The Washington Post

The NRA won. Now comes the hard part.

The National Rifle Association kicks off its annual meetings on Friday in Houston, fresh off a victory in the Senate, where expanded background checks, an assault weapons ban and a limit on the size of ammunition magazines were each defeated last month.

Now comes the hard part for the nation's largest gun rights group.

(Ricky Carioti / Washington Post)

For months, the NRA played offense against the proposals it helped defeat. Now, it's about defense.

When it comes to the senators who cast tough votes against gun control, most notably a bipartisan background check amendment, the NRA will need to prove itself a capable counterweight to the growing chorus of gun control groups, lest it lose its ability to pressure lawmakers to vote the way it wants.

One of those senators is Republican Kelly Ayotte of New Hampshire. Ayotte has faced a coordinated effort back home this week from gun control groups and activitsts hoping to shame her vote against the bipartisan plan to expand background checks on gun sales. The NRA was there for Ayotte's defense, running an ad calling her “not just a senator, she’s also a mom, who cares about protecting our kids."

Then there is Sen. Jeff Flake (R-Ariz.). According to one Democratic automated poll, Flake is now one of the least popular senators in the country. Other senators will also need help.

The landscape of the battle over gun laws is changing, in a way that makes the NRA's task more difficult than it used to be. The gun control movement now includes new players who have vowed to press ahead in the face of defeat and return to the debate enlightened by its failure last month to pass new restrictions.

Former congresswoman Gabrielle Giffords and her husband Mark Kelly started one such group. The declared goal of the enterprise is to “balance the influence of the gun lobby. Meanwhile, New York City Mayor Michael Bloomberg (I) and his deep pockets are not going anywhere.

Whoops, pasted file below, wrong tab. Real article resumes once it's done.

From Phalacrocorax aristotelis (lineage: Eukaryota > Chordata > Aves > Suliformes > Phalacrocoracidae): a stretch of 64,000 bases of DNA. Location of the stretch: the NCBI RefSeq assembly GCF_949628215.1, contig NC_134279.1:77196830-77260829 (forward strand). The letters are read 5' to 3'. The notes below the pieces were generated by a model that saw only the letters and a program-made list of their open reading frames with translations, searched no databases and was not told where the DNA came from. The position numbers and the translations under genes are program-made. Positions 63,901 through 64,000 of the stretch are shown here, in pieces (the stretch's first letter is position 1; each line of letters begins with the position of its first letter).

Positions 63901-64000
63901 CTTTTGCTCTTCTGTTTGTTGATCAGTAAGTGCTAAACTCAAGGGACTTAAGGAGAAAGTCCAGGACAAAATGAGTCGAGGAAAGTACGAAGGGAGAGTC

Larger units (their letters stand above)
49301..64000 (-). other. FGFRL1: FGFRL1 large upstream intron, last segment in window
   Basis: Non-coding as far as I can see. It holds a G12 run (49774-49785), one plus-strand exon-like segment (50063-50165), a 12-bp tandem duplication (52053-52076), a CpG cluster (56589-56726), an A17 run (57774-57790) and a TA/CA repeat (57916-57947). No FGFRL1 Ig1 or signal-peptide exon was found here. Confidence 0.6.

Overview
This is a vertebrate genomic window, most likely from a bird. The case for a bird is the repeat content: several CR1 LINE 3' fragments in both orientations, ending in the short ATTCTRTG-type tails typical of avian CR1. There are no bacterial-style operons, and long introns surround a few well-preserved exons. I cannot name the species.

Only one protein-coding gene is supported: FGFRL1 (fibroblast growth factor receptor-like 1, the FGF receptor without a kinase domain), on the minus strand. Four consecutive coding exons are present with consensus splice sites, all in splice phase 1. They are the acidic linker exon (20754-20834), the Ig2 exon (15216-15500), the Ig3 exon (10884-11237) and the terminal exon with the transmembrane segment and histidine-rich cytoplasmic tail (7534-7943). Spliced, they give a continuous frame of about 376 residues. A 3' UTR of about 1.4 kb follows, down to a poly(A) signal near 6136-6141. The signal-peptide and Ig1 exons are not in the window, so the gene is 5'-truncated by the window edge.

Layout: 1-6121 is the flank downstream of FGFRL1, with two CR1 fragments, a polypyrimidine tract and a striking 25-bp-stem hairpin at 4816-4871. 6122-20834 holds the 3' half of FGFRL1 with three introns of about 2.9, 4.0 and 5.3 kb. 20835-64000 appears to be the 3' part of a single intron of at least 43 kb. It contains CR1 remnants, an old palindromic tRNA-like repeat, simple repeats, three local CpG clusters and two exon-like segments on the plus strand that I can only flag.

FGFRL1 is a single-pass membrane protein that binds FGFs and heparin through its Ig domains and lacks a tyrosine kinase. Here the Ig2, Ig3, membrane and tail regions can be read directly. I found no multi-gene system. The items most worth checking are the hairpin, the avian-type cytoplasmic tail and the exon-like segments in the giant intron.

But time maybe on the side of the NRA. Ayotte and Flake don't face reelection until 2016 and 2018, respectively. The anger against them on the issue of guns may have faded by then.

The NRA is a very powerful group. That's one of the things that became clear the past few months to anyone for whom it wasn't before. It has money, organization, and has counted both Democrats and Republican officials as allies.

But moving forward, things are not going to be as easy for the NRA . Not as long as gun control activists are expected to keep up their fight. To maintain its position as a group that that makes lawmakers think twice about crossing, the NRA faces new challenges. How ready and able it is for those challenges will say a lot about the future of the organization's heft in politics.


Gay marriage is now legal in Rhode Island.

President Obama kicked off a a three-day trip to Latin America. There, he said he was "comfortable" with the FDA decision to make the morning-after pill available for purchase over the counter to those 15 years or older.

It's now official: Rep. Colleen Hanabusa (D-Hawaii) is challenging Democratic Sen. Brian Schatz.

Senate Majority Leader Harry Reid (D-Nev.) is worried about Obamacare implementation. So is Rep. Ami Bera (D-Calif.).

Sen. Rand Paul (R-Ky.) is ramping up his political operation.

Maryland Gov. Martin O'Malley (D) signed a law repealing the death penalty.

America Rising, the GOP opposition research group, is already preparing for Hillary Clinton ahead of 2016. And the group is launching a Tumblr feed.

GOP Rep. Jack Kingston joined the Georgia Senate race.


"Biden ponders a 2016 bid, but a promotion to the top job seems to be a long shot" -- Philip Rucker, Washington Post

"In several states, Medicaid expansion remains in limbo as time runs short" -- Sandhya Somashekhar, Washington Post

Sean Sullivan has covered national politics for The Washington Post since 2012.



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Sean Sullivan · May 2, 2013

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